Test-Measure-Refine: 80 Years Later It Still Works
-- Claude Hopkins, "Scientific Advertising," 1923. Republished 1998, NTC Business Books, page 294.
In uncertain times, it is a good idea to go back to the basics. The best introduction to e-mail marketing was written about 80 years ago by Claude Hopkins. In a slim, 95-page book called "Scientific Advertising," he covers all the ideas for successful e-mail campaigns today.
Of course, since he wrote it 80 years ago, you will not find discussions of what list server to use, but someone else in your organization should be worrying about that anyway. The book has been reprinted often and, unlike books today about new media advertising, which become obsolete in the three months it takes them to be printed, is still timely and relevant.
One of the fundamental lessons in "Scientific Advertising" is the importance of testing. Testing and measuring the results is one of the things that separates effective e-mail campaigns from simple e-mail blasts.
It is common today to hear campaign managers dismiss the importance of testing because of the low cost-per-thousand costs. The problem with this is that without testing, response rates do not improve. Campaigns became one-time events and not part of a process that improves response rates over time. Low CPM costs simply mean that tests can involve larger samples.
The basic test-measure-refine, or TMR, process is simple:
· Test two or more alternatives in a single mailing.
· Measure the results.
· Refine the results to improve future mailings.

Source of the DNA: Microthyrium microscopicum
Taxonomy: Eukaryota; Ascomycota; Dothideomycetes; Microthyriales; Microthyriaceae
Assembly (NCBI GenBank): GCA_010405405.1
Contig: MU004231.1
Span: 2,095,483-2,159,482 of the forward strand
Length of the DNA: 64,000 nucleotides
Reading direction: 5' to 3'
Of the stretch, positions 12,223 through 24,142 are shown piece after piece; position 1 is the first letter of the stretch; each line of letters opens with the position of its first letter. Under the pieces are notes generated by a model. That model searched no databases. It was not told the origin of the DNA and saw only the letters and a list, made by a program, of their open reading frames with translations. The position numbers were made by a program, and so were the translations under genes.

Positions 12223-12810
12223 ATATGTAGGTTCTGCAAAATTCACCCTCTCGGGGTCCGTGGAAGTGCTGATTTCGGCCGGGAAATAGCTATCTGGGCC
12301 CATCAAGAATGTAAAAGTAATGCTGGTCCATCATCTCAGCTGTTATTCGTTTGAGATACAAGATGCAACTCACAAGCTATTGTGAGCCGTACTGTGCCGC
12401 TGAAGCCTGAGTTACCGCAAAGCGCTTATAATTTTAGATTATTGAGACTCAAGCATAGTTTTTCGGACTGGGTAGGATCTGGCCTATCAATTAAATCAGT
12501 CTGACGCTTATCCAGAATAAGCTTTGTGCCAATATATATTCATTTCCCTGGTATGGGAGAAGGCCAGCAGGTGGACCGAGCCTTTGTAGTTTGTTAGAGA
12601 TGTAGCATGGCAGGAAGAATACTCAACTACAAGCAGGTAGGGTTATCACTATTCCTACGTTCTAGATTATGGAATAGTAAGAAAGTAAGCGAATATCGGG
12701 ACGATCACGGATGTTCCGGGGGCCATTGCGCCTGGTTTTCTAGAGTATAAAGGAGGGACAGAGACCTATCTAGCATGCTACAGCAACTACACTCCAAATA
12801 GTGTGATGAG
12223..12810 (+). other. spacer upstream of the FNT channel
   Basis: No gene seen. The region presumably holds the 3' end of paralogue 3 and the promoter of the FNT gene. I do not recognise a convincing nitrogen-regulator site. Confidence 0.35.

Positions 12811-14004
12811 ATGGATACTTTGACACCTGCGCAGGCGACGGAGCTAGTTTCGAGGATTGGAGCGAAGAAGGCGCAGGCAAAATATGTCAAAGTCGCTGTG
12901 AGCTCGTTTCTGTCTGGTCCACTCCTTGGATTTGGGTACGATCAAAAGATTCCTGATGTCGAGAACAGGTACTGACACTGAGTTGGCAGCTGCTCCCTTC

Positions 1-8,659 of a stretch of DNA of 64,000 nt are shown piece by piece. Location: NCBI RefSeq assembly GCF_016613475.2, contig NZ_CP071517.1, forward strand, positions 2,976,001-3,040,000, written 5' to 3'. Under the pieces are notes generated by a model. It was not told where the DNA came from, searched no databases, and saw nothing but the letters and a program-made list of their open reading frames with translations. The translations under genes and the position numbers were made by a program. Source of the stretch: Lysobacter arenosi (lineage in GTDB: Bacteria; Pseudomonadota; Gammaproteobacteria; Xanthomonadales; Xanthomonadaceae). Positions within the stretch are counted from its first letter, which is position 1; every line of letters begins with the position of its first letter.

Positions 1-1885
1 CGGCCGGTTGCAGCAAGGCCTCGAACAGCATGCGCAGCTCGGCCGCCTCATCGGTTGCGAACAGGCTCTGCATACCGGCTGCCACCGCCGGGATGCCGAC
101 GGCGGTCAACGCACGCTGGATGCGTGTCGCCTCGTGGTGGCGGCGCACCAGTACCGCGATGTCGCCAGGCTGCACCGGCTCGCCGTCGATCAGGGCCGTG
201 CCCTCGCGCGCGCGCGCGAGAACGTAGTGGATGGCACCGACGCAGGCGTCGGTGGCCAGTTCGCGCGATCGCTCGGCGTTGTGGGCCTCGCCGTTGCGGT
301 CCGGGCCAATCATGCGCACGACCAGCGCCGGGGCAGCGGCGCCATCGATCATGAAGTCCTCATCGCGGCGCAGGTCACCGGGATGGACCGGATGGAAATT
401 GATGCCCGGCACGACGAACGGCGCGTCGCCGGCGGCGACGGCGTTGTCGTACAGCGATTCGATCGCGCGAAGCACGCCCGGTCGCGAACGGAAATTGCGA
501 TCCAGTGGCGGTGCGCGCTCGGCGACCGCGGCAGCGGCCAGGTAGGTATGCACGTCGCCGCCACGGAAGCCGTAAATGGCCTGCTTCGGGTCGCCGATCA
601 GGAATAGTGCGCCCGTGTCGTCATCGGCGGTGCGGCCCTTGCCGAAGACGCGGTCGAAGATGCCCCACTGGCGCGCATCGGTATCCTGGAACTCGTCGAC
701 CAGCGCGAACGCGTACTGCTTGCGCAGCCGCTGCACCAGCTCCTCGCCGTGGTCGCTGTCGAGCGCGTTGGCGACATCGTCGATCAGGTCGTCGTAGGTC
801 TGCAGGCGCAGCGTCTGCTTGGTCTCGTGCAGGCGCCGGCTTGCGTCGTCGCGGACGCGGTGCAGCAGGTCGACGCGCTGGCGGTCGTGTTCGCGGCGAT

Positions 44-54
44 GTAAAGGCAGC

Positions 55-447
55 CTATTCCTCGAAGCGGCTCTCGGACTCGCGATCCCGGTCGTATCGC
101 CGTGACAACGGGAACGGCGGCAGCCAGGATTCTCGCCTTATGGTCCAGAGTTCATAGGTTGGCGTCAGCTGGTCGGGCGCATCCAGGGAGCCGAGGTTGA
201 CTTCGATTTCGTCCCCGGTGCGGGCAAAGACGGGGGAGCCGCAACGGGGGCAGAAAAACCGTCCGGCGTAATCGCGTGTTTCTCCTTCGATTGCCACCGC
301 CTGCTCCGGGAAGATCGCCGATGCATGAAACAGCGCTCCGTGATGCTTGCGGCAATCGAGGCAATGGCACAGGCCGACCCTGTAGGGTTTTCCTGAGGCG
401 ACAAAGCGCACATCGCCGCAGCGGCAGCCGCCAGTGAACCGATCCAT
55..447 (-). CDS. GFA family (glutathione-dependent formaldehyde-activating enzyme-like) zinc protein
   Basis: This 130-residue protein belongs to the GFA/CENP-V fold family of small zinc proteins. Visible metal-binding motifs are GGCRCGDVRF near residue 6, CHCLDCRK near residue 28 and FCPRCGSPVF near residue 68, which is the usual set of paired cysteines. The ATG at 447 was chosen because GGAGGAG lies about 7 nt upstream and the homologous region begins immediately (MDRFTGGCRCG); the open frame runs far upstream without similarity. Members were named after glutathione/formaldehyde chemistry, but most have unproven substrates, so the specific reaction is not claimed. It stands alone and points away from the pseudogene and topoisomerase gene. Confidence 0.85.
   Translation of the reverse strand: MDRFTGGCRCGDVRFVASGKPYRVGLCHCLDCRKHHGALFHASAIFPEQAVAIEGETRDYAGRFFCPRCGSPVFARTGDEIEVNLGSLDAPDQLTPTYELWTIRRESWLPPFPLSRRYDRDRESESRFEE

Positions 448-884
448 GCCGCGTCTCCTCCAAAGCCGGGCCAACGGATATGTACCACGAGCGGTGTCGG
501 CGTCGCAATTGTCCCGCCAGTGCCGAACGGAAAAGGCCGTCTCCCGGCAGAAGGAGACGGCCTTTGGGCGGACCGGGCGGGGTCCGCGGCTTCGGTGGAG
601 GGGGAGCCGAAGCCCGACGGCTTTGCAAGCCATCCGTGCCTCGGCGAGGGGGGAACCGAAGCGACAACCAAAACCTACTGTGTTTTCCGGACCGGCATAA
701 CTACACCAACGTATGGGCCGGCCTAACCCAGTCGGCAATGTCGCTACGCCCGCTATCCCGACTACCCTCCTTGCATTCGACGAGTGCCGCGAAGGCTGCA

It is important to measure several alternatives in a single mailing. The reason is simple: Each mailing is different, and the lesson learned is about which alternative is most effective. It is very difficult to extract this information if the alternatives are tested across mailings. This is one of the most basic mistakes made.
Many factors can be tested. It is usually wisest to focus on the most important:
· What is the offer?
· What is the positioning?
· Who is the target?
· What is the source of the names to be mailed?
All of these elements are critical to e-mail campaigns. The experience of the marketer and the campaign manager should guide the order of the factors to be tested, and the variations tested.
One of our clients used the TMR method to plan a series of e-mail campaigns. The result was a doubling of the response rate and, just as important, a better understanding of the prospect base. With this understandingof the prospect base. With this understanding, future campaigns improved.
Our client is a major retailer of women's health products. It is usually a good idea first to test the offer. This is generally the most important factor. Three offers were tested. The least expensive was a referral letter. In the middle was a sweepstakes offer. We also tested a high-cost offer consisting of a free product sample. The goal of the test was to learn which offer was most cost-effective.
The response rates were 3.2 percent for the referral letter, 3.5 percent for the sweepstakes offer and 7.8 percent for the product sample offer.